Bill Belichick isn't fooling anyone by listing 14 players as "questionable" on the injury report. The only thing questionable coming off the Pats' bye week is Belichick's gamesmanship.
Wes Welker (ankle), Brandon Lloyd (knee) and Rob Gronkowski (hip) are all going to play and should be active in all fantasy leagues. After all, the Bills are fourth-worst in fantasy against quarterbacks, making all of Brady's weapons smart starts. Aaron Hernandez (ankle) is inactive again, so you should like Gronkowski and Lloyd even more than usual.
Houston defensive coordinator Wade Phillips said he is going to double Brandon Marshall all night in Chicago's matchup with Houston Sunday night. He should. Still, he probably wishes he could do what the Bears are going to do to Andre Johnson: defend him with Charles "Peanut" Tillman.
Tillman made headlines this week when he said he might miss the game because of the birth of his child. He squashed the drama, saying he will play Sunday night because the baby is coming Monday.
That's bad news for Johnson and his fantasy owners. Johnson might be healthier this season, but he is just as mediocre as last year. Facing the Bears and Tillman might make Johnson a man to bench for those with top 25 alternatives. Those without the kind of roster depth to bench Johnson should lower their expectations and expect a defensive battle.
The Falcons learned early this season to limit Michael Turner's carries, because he is 30 and they want to keep him fresh for the important games down the stretch and in the postseason.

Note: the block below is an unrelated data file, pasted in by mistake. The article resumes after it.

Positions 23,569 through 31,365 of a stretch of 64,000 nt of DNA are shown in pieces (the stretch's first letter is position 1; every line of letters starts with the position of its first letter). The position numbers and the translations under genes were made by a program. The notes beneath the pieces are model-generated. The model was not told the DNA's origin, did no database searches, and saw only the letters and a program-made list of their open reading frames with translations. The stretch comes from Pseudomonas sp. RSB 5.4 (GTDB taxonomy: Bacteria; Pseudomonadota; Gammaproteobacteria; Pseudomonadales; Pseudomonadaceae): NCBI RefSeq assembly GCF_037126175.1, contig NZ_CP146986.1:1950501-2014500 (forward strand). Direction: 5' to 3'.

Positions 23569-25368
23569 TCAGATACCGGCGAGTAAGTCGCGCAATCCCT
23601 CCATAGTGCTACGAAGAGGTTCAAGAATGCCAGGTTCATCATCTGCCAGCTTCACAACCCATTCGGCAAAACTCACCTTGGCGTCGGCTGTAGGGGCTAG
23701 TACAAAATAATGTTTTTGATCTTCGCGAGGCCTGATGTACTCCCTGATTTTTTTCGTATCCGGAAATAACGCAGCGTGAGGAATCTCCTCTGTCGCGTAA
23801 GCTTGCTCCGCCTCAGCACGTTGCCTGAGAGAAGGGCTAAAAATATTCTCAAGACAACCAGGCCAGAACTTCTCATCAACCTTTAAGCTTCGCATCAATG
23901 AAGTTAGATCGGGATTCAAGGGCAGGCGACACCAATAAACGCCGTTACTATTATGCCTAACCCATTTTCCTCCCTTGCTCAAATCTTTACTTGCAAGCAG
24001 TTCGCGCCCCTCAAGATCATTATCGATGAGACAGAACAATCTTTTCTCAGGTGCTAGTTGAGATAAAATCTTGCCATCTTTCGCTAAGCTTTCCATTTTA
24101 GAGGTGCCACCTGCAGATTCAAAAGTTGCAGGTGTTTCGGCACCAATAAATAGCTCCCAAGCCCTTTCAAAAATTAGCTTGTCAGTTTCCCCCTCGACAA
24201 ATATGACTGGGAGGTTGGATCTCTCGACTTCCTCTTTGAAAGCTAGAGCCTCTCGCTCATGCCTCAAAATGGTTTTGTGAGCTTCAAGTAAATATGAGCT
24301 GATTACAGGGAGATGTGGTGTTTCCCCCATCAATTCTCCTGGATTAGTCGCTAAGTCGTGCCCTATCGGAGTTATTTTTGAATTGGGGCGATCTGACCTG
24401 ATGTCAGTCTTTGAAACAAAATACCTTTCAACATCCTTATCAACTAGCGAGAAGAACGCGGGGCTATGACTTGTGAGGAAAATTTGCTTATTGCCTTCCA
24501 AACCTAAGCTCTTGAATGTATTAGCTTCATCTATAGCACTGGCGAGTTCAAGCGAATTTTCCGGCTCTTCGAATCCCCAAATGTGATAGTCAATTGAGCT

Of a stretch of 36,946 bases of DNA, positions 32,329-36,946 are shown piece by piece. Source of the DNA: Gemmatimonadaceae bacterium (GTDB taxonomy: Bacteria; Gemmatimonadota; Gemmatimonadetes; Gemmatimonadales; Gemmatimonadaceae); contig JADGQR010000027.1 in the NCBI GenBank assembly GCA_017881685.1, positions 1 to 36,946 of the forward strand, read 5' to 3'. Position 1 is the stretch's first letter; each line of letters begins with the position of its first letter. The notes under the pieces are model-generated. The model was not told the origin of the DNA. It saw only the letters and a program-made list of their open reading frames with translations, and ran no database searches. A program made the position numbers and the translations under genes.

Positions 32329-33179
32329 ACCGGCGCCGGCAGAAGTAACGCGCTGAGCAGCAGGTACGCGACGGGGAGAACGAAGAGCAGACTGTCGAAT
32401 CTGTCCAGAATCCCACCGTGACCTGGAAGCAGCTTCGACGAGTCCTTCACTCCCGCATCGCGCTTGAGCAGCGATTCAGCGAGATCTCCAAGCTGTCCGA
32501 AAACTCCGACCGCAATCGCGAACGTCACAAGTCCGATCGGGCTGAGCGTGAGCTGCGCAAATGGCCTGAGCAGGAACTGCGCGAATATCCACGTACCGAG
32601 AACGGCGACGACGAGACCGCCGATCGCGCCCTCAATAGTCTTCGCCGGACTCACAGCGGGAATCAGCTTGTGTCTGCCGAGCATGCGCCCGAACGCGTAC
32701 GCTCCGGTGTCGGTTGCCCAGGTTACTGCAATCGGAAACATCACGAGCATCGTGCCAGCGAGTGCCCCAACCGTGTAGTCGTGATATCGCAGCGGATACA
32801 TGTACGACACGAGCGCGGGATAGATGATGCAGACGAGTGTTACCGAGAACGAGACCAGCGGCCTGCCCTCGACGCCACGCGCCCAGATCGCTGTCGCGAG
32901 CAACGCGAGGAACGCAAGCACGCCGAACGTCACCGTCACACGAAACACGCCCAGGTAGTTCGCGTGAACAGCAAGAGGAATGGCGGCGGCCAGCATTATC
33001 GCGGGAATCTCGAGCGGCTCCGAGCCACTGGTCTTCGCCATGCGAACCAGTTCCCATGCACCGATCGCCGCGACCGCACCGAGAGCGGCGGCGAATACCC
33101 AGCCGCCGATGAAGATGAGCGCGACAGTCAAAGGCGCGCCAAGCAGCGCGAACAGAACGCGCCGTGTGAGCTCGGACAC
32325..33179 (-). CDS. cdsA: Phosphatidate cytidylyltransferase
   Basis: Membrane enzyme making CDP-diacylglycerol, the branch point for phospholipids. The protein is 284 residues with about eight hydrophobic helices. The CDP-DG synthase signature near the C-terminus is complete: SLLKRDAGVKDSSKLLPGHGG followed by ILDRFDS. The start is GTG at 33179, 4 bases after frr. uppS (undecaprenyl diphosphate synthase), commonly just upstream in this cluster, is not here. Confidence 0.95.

Well, Week 10 at New Orleans qualifies as one of those important games. The Falcons can deal a huge blow to a leading rival's chances and further distance themselves in the quest for NFC home-field advantage.
Turner has reached the 20-carry barrier each of the past two weeks since the bye and is heading into a matchup against the Saints, the second-worst team in fantasy against running backs. The best way to keep Drew Brees on the sidelines is to run the ball, which means Turner could be in line for a monster 30-carry, 150-yard, two-touchdown game. Keep him active in all leagues.
You might have been too busy watching Doug "Don't Call Me Muscle Hamster" Martin to notice, but Tampa Bay's secondary has been disastrous. That means it's a great time to expect San Diego's Philip Rivers and Antonio Gates to rediscover their 2009 form.
The Bucs are behind just the Saints, Redskins, Pats and Bills as the fifth-worst team in fantasy against quarterbacks. They're also third-worst in fantasy against receivers and in the bottom half against tight ends.